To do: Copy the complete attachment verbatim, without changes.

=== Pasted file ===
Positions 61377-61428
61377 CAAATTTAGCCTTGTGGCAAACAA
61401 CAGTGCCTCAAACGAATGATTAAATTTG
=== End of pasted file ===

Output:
Positions 61377-61428
61377 CAAATTTAGCCTTGTGGCAAACAA
61401 CAGTGCCTCAAACGAATGATTAAATTTG